Football has been removed from Friday Night Lights in the same way that sex is removed from R-rated movies that run on television. The event and the ramifications of it are still represented, but we don’t get to enjoy any of the details. The second game of the Panthers’ season was dispatched in a rapid-fire montage, just long enough to convey one important message — that Coach McGregor is a one-dimensional dunderhead loath to make midstream adjustments to his game plan. Which, it turned out, was all that was required for Buddy to succeed in his scheme in deposing the new coach and reinstalling Coach Taylor. Man, that was fast — and borderline implausible. But at least McGregor didn’t go down without kicking a crotch or two. The scene where he goes to Taylor’s home and accuses him of complicity in the scheme was the best of the season so far. “I’ve got a family, too,” McGregor said, which is socking Taylor right where he lives.
Even with Taylor back in the fold, though, all is not well in Dillon. Jason and Riggins’s south-of-the-border sojourn — Jason in pursuit of a sham surgery to regain use of his legs, Riggins just along for the booze-soaked ride free of hectoring football coaches and people who don’t love him back — is going about as disastrously as one might have imagined. But here’s the funny part: Riggins, emerging as the voice of reason, is trying to stop Jason from having the surgery. We learn that next episode he’ll be summoning Lyla down there to help make his case.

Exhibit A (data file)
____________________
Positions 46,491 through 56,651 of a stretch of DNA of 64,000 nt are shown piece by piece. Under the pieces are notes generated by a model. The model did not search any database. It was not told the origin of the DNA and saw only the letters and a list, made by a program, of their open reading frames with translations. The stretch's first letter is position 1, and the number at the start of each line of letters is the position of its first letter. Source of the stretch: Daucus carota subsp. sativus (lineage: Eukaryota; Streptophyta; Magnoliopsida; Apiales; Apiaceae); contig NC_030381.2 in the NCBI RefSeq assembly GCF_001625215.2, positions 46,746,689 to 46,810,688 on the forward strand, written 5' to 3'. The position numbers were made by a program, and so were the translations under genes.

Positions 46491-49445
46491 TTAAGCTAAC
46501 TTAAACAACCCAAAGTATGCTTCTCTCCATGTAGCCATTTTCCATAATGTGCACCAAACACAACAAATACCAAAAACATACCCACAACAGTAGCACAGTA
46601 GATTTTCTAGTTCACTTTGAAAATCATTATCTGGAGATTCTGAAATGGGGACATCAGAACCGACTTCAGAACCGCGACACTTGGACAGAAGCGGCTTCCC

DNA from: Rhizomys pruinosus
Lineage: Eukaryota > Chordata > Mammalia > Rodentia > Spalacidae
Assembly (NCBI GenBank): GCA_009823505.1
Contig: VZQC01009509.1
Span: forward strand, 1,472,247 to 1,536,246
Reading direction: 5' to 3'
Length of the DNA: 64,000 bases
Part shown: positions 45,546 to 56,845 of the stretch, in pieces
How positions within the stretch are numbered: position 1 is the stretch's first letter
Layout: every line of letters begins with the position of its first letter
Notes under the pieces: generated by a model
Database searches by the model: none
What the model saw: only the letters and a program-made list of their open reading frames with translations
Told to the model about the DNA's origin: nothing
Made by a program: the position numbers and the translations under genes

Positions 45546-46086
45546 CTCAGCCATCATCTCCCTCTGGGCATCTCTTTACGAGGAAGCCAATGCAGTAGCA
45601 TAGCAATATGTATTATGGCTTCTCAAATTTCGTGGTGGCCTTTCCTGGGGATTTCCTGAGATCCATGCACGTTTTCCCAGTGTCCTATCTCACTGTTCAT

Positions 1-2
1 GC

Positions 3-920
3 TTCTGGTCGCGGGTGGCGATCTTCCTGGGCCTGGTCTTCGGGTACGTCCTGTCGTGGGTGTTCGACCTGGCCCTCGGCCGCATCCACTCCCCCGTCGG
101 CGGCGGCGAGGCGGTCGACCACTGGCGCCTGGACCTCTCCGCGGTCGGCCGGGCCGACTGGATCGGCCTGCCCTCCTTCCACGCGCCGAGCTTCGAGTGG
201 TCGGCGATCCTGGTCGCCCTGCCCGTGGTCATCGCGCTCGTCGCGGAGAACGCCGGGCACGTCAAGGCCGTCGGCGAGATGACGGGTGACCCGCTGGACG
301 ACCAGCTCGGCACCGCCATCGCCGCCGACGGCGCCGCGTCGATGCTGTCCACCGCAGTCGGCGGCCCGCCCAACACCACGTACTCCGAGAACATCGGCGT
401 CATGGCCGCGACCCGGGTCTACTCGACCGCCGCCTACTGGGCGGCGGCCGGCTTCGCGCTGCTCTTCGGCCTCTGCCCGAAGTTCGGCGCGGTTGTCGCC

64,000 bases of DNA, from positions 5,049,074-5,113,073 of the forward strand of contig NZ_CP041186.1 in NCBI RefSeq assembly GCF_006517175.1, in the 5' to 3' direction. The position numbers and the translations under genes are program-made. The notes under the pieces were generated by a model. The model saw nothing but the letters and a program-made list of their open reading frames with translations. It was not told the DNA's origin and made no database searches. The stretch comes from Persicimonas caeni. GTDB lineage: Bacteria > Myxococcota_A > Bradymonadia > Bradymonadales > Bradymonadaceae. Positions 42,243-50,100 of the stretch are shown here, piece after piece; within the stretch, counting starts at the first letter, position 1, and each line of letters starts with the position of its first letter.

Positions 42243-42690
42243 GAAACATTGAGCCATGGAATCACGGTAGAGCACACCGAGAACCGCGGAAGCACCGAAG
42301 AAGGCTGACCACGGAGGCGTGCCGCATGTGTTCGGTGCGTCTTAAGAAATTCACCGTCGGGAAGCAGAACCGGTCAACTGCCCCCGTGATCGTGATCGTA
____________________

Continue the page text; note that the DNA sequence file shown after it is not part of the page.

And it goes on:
Lyla, meanwhile, is dragging the show down with her tiresome evangelism. It’s just boring and conventional. She visits the state juvie school, where the rough kids ask what color her panties are and taunt her about why God can’t prevent wars, etc., and naturally she takes a keen, condescending interest in helping a kid who’s just getting out. This will end in romance or violence or possibly both. In any case, Lyla is due for one major crisis of faith; it’s just a question of when. Given the velocity of the show so far, that could be next episode.
Landry and Tyra are still agonizing over the stalker that Landry killed, especially now that the dude’s body has been found. There was the obligatory scene where Landry talked about wanting to confess and Tyra told him not to be stupid, but it had no tension because the exchange was over so fast, with Landry more or less deciding that he wasn’t going to do it. Tyra had to go to the police station to verify that this was the guy who had tried to rape her, which turned out to be a big relief because they didn’t seem to have any idea that she had a hand in his death. Or at least the cop talking to her didn’t. Landry’s dad, the sheriff, gave her a searing glance as he passed the interrogation room, suggesting that he must have found the old family watch that Landry lost when they disposed of the body. Which means he knows. He’s not going to implicate his own son, obviously, but he sure isn’t going to look too kindly on the young lady who got him involved in all this nasty business. So their young, hot love will once again be tested.
A word about Julie Taylor, the show’s reigning cutie. She got all dolled up for a date with Pool Guy, whose name apparently is Anton, and went over to his complete sty of an apartment, where, while waiting for him to emerge from the bathroom — nothing like the sound of a flushing toilet to put you in the mood — realized that her mother was right and he was after only one thing. So she wisely split for home, leaving Pool Guy alone with his bong and empty beer cans. —Hugo Lindgren